Sunday, October 15, 2006

Number 39

The origin of Wonder Woman's invisible plane

I was not a regular Wonder Woman reader. When I was a kid I ignored it, with that ignorance that comes from boys dismissing anything that looks like it would be read by girls. (I would have been way ahead had I paid attenton in my younger days to what girls liked. I would have saved myself a lot of trouble later.) I may have come across some issues, because I knew about WW's invisible plane. Now, that was cool, at least.

Although this story from Wonder Woman #80 is bylined "Charles Moulton," he was by then nine years dead. Moulton, whose real name was William Moulton Marston, was a psychologist, and a firm believer in the superiority of women. He invented Wonder Woman shortly after the introductions of Superman and Batman, to give girls a role model. Marston led an alternative lifestyle, with a wife, a "mistress," and their children, all in one household. Marston also had a thing for chains and bondage. Wonder Woman was a huge success, and is still being published, although when Robert Kanigher (who wrote and edited the stories in this issue) took over he jettisoned many of Marston's more outrageous contributions.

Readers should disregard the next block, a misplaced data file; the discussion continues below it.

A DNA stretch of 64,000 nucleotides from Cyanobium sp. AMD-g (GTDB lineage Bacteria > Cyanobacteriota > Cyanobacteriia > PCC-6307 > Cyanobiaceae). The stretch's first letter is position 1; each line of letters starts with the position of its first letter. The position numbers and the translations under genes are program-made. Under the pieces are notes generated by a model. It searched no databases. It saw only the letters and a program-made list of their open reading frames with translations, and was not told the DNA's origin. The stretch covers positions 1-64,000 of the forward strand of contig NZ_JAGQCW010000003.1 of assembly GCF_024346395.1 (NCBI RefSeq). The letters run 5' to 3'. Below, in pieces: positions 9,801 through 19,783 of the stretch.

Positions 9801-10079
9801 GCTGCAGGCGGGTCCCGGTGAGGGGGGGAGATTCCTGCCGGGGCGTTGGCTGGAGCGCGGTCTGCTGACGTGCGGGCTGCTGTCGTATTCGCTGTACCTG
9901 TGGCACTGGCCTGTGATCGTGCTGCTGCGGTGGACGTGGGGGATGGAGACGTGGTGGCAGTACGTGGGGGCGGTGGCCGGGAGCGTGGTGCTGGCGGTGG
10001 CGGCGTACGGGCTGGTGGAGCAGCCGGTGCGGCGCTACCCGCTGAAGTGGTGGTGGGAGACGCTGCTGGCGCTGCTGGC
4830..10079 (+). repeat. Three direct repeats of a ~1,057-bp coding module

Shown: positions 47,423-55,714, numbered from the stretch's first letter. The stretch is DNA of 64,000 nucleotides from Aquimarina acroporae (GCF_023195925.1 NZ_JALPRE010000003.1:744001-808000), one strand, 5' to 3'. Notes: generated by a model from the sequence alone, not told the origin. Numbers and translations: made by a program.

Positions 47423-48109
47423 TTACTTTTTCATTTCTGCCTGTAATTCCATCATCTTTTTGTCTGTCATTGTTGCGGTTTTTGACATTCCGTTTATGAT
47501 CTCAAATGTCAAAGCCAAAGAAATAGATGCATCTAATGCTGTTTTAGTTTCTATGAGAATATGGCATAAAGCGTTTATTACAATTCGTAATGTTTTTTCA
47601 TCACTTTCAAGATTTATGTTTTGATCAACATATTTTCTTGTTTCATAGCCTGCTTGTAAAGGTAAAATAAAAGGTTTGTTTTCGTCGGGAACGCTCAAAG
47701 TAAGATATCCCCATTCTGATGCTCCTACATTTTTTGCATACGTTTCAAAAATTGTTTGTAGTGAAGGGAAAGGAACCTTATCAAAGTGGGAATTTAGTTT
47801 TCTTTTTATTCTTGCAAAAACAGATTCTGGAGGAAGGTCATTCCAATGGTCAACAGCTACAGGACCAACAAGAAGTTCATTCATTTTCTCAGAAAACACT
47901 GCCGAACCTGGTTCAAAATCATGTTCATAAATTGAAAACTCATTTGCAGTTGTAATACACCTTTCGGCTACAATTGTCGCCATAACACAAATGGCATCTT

Moulton contracted polio in 1945, and was confined to his bed. He died in 1947 from cancer.

The story is from 1956. It is drawn by longtime Wonder Woman artist Harry G. Peter.

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